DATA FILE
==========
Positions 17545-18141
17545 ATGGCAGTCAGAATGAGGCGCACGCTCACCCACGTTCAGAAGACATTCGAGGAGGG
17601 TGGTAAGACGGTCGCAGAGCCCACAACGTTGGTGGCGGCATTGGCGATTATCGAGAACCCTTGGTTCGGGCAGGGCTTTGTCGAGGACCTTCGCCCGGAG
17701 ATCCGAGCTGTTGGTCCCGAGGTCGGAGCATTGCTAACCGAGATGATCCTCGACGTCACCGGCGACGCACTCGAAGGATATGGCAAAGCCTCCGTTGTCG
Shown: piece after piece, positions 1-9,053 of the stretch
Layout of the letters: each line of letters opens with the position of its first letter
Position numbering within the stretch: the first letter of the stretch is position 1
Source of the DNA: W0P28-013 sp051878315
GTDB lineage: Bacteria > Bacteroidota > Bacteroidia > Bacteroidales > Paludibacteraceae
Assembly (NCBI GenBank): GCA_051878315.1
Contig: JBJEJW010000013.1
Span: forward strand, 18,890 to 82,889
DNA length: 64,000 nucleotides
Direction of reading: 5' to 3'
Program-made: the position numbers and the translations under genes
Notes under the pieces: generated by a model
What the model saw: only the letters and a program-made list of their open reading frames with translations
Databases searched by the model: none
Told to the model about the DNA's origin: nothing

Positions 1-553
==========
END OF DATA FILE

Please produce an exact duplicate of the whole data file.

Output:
Positions 17545-18141
17545 ATGGCAGTCAGAATGAGGCGCACGCTCACCCACGTTCAGAAGACATTCGAGGAGGG
17601 TGGTAAGACGGTCGCAGAGCCCACAACGTTGGTGGCGGCATTGGCGATTATCGAGAACCCTTGGTTCGGGCAGGGCTTTGTCGAGGACCTTCGCCCGGAG
17701 ATCCGAGCTGTTGGTCCCGAGGTCGGAGCATTGCTAACCGAGATGATCCTCGACGTCACCGGCGACGCACTCGAAGGATATGGCAAAGCCTCCGTTGTCG
Shown: piece after piece, positions 1-9,053 of the stretch
Layout of the letters: each line of letters opens with the position of its first letter
Position numbering within the stretch: the first letter of the stretch is position 1
Source of the DNA: W0P28-013 sp051878315
GTDB lineage: Bacteria > Bacteroidota > Bacteroidia > Bacteroidales > Paludibacteraceae
Assembly (NCBI GenBank): GCA_051878315.1
Contig: JBJEJW010000013.1
Span: forward strand, 18,890 to 82,889
DNA length: 64,000 nucleotides
Direction of reading: 5' to 3'
Program-made: the position numbers and the translations under genes
Notes under the pieces: generated by a model
What the model saw: only the letters and a program-made list of their open reading frames with translations
Databases searched by the model: none
Told to the model about the DNA's origin: nothing

Positions 1-553